UC faculty, staff could be offered merit raises

University faculty and nonrepresented staff earning less than $200,000 annually will be eligible for merit raises under a plan announced this past week by the UC Office of the President.

The pool of funds — included in the budget passed last fall by the UC Board of Regents — was set up to finance the university’s effort to recruit and retain high quality academic and non-academic professionals — an effort that has been severely weakened by California’s budget crisis.

“Our non-represented staff members have not received a merit or cost-of-living increase for nearly four years and took pay cuts from the furlough program,” UC President Mark Yudof wrote in a letter to the 10 university chancellors. “Many are working longer hours as a result of budget-induced layoffs of their coworkers.”

The raises would be set at 3 percent of overall base pay and would use the existing evaluation criteria for faculty and non-represented staff. The funds for the merit increase come primarily from medical center revenues and grant funds, according to UC spokesperson Steve Montiel.

“About 18 percent of the money budgeted for all salary merit increases is coming from state general funds and slightly more than one-fifth is coming from other core funds,” Montiel said. “These include student fee revenue and UC general funds.”

The overall cost of the raises for non-academic staff is roughly $83 million, while faculty salary raises are expected to cost $57 million.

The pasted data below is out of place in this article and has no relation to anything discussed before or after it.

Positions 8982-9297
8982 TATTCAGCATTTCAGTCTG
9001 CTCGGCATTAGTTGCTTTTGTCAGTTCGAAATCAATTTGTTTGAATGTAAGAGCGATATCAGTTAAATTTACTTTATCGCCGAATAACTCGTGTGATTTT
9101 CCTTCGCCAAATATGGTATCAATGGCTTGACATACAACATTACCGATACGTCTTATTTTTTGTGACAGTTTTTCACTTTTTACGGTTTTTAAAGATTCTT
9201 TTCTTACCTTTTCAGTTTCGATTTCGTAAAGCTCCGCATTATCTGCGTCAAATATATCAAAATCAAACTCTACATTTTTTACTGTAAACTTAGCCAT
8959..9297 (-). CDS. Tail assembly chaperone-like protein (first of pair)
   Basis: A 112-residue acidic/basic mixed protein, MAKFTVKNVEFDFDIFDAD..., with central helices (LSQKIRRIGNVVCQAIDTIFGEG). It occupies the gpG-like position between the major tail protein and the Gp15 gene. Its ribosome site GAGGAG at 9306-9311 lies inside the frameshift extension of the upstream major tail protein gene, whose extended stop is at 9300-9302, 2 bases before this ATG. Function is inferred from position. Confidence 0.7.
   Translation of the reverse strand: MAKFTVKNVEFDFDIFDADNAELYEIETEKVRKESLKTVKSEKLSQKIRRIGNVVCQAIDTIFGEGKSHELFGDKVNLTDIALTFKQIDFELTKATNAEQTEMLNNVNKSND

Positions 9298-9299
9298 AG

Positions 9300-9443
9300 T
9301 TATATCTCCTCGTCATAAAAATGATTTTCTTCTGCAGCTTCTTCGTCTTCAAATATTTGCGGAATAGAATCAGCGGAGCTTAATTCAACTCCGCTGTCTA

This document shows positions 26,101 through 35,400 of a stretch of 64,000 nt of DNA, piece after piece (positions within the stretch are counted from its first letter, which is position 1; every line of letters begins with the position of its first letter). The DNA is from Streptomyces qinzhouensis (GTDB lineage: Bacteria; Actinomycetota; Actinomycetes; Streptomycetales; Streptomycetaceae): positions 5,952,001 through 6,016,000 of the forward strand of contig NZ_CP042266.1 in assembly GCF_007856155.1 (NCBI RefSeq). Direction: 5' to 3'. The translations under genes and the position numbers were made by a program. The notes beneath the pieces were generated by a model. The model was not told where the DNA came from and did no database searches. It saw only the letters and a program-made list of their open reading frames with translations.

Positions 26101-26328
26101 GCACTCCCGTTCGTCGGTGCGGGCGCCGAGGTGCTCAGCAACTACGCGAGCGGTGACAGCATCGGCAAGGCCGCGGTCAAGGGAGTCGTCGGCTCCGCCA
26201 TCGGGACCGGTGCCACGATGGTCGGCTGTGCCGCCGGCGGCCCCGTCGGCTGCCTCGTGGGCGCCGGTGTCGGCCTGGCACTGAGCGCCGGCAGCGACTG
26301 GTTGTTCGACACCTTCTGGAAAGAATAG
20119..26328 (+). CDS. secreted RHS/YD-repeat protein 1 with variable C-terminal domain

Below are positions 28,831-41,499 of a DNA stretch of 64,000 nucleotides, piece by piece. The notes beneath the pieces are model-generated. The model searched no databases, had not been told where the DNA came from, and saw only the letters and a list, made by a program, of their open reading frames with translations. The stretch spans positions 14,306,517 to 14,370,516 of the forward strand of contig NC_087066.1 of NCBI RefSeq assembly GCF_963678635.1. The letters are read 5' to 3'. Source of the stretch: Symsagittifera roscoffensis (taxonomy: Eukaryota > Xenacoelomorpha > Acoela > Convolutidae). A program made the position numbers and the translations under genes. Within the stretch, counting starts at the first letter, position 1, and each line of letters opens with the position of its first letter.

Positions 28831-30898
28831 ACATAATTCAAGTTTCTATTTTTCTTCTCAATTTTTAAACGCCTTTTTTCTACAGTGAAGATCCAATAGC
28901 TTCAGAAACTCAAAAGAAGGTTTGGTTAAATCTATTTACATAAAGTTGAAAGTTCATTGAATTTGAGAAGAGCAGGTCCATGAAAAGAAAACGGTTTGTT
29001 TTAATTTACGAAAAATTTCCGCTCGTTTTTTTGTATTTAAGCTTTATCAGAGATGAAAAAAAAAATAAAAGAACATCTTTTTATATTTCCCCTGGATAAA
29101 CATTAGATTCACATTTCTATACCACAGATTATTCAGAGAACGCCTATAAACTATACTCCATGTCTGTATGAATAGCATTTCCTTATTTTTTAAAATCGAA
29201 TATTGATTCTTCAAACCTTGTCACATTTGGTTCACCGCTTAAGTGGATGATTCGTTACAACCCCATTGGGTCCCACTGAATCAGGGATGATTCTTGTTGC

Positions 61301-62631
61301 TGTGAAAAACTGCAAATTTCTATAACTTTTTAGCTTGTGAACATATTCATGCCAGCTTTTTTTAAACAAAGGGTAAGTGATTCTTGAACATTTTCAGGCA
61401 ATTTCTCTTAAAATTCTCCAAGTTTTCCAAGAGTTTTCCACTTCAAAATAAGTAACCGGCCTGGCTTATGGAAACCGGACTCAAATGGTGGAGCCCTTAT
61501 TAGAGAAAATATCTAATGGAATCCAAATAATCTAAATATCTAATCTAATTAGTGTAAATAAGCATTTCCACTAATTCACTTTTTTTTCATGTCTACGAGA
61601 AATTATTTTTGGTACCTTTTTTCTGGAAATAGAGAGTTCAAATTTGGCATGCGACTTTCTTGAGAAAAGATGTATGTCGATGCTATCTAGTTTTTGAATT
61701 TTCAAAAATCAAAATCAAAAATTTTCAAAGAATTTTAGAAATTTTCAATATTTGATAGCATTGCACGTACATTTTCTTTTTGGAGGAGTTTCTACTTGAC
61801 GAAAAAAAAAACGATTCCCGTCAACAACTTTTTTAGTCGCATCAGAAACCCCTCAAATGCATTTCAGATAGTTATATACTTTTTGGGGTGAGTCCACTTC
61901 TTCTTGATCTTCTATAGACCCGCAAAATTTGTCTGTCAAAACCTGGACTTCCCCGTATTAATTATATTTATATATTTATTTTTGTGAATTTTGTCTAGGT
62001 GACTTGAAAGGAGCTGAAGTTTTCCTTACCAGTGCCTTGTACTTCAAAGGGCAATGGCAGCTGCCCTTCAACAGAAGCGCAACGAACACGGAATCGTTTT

Academic Senate Vice Chair Robert Anderson contended that although this is a start, a longer term pay raise plan is necessary.

“In 2007, the Regents adopted a four-year plan to bring faculty salaries to competitive levels. Unfortunately, they abandoned the plan after one year, as the budget deteriorated,” said Anderson in an email. “The Academic Senate has strongly argued for the need for a multi-year plan to restore the faculty salary scales to competitive levels.”

The evaluation process for academic personnel will be the same as it was during the last merit pay raise process in 2007, Montiel said.

“For academic personnel, there are ongoing performance evaluations that happen roughly every three years,” said Montiel. “They have gotten merit raises in the past — under this program anyone whose most recent performance evaluation was positive will get a merit raise.”

The process for non-academic personnel — more than two-thirds of whom earn less than $80,000 a year — is somewhat different, according to Montiel.

“For non-academic staff, the performance evaluations happen in the fall, and any merit raises would be retroactive to July 1st of this year,” Montiel said. “Performance evaluations will happen for all nonacademic staff every year. For academic personnel, their reviews happen every three or four years.”

Four hundred members of senior management will be left out of the merit pay raise increases — even though “the vast majority of (UC) senior leaders are compensated below market-levels, as study after study has documented,” according to Yudof.

Montiel said that all these actions are related to Yudof’s desire to strengthen UC chancellors’ recruiting tools.

“It’s also about excellence, academic excellence,” Montiel said. “Yudof is aiming to ensure that chancellors have another tool for recruiting and retaining faculty members at all levels.”